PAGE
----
To the Editor.
—The development of an effective agent to increase brain levels of acetylcholine in patients with the memory disorder of Alzheimer's disease, who are known to be deficient in brain acetylcholine, is of utmost importance. Clinical trials with immediate-release physostigmine salicylate, which inhibits enzymatic degradation of acetylcholine, have been reported to be beneficial,1,2 equivocal,3 or negative4 in Alzheimer's disease. Immediate-release physostigmine salicylate has an extremely short plasma half-life of approximately 30 minutes,5,6 which limits bioavailability of physostigmine for uptake into the brain. Many of the reMean plasma physostigmine concentrations in five young healthy male volunteers after oral physostigmine salicylate administration: closed circles indicate 2-mg immediate-release physostigmine salicylate; open circles, 9-mg controlled-release (CR) physostigmine salicylate; open rectangle, 12-mg CR physostigmine salicylate; and open triangle, 15-mg CR physostigmine salicylate. ported studies failed to monitor the bioavailability of this compound. The development of a controlled-release formulation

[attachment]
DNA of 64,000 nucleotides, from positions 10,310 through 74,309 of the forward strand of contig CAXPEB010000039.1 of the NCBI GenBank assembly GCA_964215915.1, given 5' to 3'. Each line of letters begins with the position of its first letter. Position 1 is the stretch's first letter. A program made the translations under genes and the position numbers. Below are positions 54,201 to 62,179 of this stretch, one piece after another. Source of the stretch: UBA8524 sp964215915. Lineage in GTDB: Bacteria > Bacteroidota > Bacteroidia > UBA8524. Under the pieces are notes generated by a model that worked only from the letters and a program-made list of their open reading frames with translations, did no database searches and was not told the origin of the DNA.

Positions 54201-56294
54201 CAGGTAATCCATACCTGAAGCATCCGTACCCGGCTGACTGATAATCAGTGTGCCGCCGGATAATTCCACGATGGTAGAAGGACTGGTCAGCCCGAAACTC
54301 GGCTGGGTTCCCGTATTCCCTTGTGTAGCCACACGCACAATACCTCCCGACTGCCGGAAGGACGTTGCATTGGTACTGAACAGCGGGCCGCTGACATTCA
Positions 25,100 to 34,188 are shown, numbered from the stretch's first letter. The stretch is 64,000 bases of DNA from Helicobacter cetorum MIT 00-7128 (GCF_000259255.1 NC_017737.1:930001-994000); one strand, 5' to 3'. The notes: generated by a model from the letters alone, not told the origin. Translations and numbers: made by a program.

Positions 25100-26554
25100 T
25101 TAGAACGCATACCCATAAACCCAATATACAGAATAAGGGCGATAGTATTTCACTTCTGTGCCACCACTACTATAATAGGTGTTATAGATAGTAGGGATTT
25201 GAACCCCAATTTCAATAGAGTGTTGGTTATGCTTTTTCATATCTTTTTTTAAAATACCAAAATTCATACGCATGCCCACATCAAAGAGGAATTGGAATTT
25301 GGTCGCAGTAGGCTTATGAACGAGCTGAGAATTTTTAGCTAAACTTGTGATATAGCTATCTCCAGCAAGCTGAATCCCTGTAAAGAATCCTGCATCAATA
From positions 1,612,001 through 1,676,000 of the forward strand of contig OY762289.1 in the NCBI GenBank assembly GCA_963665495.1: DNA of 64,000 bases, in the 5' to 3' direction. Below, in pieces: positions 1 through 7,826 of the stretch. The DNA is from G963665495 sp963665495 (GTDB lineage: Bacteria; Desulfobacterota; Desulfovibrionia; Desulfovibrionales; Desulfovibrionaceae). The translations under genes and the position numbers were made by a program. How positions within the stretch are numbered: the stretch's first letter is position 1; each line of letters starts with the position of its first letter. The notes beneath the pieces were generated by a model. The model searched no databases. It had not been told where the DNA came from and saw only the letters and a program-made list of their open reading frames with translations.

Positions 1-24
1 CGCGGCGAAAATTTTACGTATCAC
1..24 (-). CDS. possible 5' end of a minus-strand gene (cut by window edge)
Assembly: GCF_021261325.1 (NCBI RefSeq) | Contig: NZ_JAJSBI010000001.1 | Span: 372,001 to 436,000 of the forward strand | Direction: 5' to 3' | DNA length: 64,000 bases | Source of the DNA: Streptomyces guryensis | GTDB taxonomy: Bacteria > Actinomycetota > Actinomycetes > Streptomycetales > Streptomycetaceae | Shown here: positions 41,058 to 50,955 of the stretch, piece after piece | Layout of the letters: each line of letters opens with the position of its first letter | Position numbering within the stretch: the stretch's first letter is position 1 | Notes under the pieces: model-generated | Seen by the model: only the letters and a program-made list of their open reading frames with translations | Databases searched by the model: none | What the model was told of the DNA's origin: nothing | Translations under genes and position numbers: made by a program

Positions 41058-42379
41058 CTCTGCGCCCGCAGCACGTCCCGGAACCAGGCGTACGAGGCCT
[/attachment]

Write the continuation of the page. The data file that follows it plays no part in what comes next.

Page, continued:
Plasma Physostigmine Concentrations After Controlled-Release Oral Administration. Arch Neurol. 1989;46(1):13. doi:10.1001/archneur.1989.00520370015007
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